For as much as Return of the Jedi gets knocked by bitter people and hipsters who love to hate on things that make you happy, like Ewoks, it has been a great source of scenes, ships, and characters. Yes, I know, I just described myself, but I love Ewoks, and Jedi will always be my favorite Star Wars film, because it was the only one I remember seeing in the theater.
We get the B-Wing, the A-Wing, “It’s a Trap” memes that make you want to punch so many people, Mon Calmari Cruisers, AT-ST walkers that aren’t just a tiny smudge on Hoth, and Speeder Bikes. While I like pretty much all of those things, the scene that always stuck in my head and didn’t have the words “Nyub nyub”
This is a pretty substantial gap between releases for the Imperial Shuttle, with the last system scale set showing up ten years ago, in perhaps the most controversial set release ever, 7264 Imperial Inspection. For those who don’t remember that debacle, it was basically on shelves for about elven minutes, it was incredibly difficult to find, and it featured a whole slew of unique minifigs, something that was nearly unheard of at the time (including the first version of Stormtroopers to feature printed legs, a unique Imperial Officer, and a unique-ish Emperor). Of course, that was a $50, 367 piece set that was nearly identical to the original (it had fleshy figures and the new “stone”, or bluish, gray).
So, mix the people complaining about the absurd price (especially at the time) and the people complaining about the crazy small availability window, who were often the same people, and you have what is still likely the biggest boondoggle of a Star Wars LEGO set ever made (for my money, the Ideas Scientist set remains the biggest boondoggle, if you were curious). It’s also a pretty iconic ship in the Star Wars universe, figuring in to several scenes in Return of the Jedi, and I think we can all agree that a decade is too long to be waiting for one of these. At $99.99 and XXX parts, this is a pretty hefty jump for a less hefty leap in pieces. But we’re also getting the first revisions of Endor Troopers since the battle packs and new versions of Han and Leia, so perhaps there’s some value in this
It’s no secret that one of my long-standing goals is to someday build a MOC of the Emperor’s Arrival from Return of the Jedi. Unfortunately, that means I need to buy a whole boatload of Stormtrooper minifigs, since I don’t have the option of cheating by using matte paintings like they did in Jedi. Of course, the other thing you need to make that scene work is an Imperial Shuttle, and I never bothered to get the UCS version of the ship. That makes this set, potentially, my best bet.
Of course, since this is the shuttle Tydirium, our minifigure selection is decidedly Rebels. I’m cool with that, since Jedi was the first time we got unnamed Rebels doing something besides dying. We get five minifgs in the set: Harry from Harry and the Hendersons, Endor version of Leia and Han, and two Rebel Troopers. Yes, I know, I made a Harry and the Hendersons joke when I reviewed the new Chewie figure in the Droid Gunship, but I stick with the comparison. The missing character here is Luke, but since he’s in the Final Duel, it’s kind of nice he isn’t here. Still, it would have been nice to get an Endor version of him here.
If you were hoping that Chewie would get improvements… keep hoping. This guy is identical to the earlier set. Of course, the upside is that this set is decidedly less awful than the gunship, so if you really want him, you can get him here. I have nothing new to add on the figure, except that apparently I never noticed those especially creepy eyes. Those are the eyes of the guy who’s working at the gas station in three in the morning and is far too excited at any sort of human contact when you walk in.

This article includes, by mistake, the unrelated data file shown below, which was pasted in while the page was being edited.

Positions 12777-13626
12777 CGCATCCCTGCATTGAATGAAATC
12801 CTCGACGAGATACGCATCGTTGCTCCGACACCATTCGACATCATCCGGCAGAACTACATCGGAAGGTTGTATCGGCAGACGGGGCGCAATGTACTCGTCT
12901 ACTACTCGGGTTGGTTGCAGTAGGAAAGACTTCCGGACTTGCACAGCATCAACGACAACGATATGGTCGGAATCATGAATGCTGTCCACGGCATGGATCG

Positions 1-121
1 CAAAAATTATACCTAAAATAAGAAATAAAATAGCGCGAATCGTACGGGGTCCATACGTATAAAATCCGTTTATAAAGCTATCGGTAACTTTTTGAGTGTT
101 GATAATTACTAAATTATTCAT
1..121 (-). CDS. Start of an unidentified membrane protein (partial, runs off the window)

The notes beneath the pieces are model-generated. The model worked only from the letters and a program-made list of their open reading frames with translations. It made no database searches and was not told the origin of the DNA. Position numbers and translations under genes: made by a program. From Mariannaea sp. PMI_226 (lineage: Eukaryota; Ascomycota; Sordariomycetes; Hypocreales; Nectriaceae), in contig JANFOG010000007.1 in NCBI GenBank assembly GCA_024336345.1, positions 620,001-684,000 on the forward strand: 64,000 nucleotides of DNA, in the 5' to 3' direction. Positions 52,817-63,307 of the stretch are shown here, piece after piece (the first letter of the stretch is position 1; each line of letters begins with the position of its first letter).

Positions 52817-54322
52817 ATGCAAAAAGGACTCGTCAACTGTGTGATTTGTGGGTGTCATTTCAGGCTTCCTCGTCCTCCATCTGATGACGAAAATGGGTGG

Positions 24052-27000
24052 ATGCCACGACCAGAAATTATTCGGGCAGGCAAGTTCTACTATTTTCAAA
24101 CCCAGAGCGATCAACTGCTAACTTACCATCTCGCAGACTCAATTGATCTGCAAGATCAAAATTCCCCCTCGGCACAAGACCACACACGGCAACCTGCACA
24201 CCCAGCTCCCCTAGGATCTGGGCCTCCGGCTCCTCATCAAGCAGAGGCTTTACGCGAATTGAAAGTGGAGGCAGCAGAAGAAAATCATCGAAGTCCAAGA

We get a new Leia figure, probably the last “young” version of her we get for some time. Did you know that there have been fourteen different Leia figures released over the lifetime of Star Wars LEGO? Only Luke and Han have had more variations between them, but I think Leia runs the gauntlet for the greatest amount of variation between the different figures.
About half of the figure is new. The obvious part, the soft-cloth tunic, is a new part, but her torso and head are also unique to this set. The hair is the same that came in the Echo Base set, as well as included in the Rebel Joust Castle set (which I own but didn’t remember until I looked it up). I’m not a huge fan of the tunic, as it’s a part that’s going to rip given the small connections and soft nature of the material, and it just looks so misplaced on the figure.
The alt-face is what I’ll refer to as the “Looking at Han” face, doesn’t really fit her character. A more serious, I’m about to shoot you look, would have worked better. Sadly, LEGO only seems to have two settings for minifig heads these days… angry and happy.
The last Endor Leia was one of the last (if not the last) of the more traditional minifig faces for Leia, with the new one riding the more detailed wave that followed. I think Leia fared better than some of the others, honestly (especially Luke “I’m made up entirely of lines” Skywalker). At least the recent figure heads are uniquely hers, and actually looked like hers. I hate to say this… but putting her next to the old style, I actually have started to prefer the new one. *shudder*
Han gets the most drastic upgrade here, with a printed duster over his trademark outfit. I’m actually okay with the printing here over the tunic that Leia has with the fabric. I’ve gotten printed fabric customs before to use as dusters or robes, and they almost always end up obscuring the figure and just looking wrong. Also… what the heck is going on with his crotch in this picture?
The torso has an interesting pattern, but on the back, it really suffers since the legs don’t match at all. This is where the printing of the duster doesn’t work, but I’m not sure there’s a good solution here until LEGO starts printing leg backs. It still looks better than fabric, but I think this print is marred by the splotchy nature of the camo print. Apparently the Rebels generate their camo from used painting overalls. We also get yet another figure where the alt-face chin butt pokes through. We get the added addition of his cheeks coming down as well, which is just bad.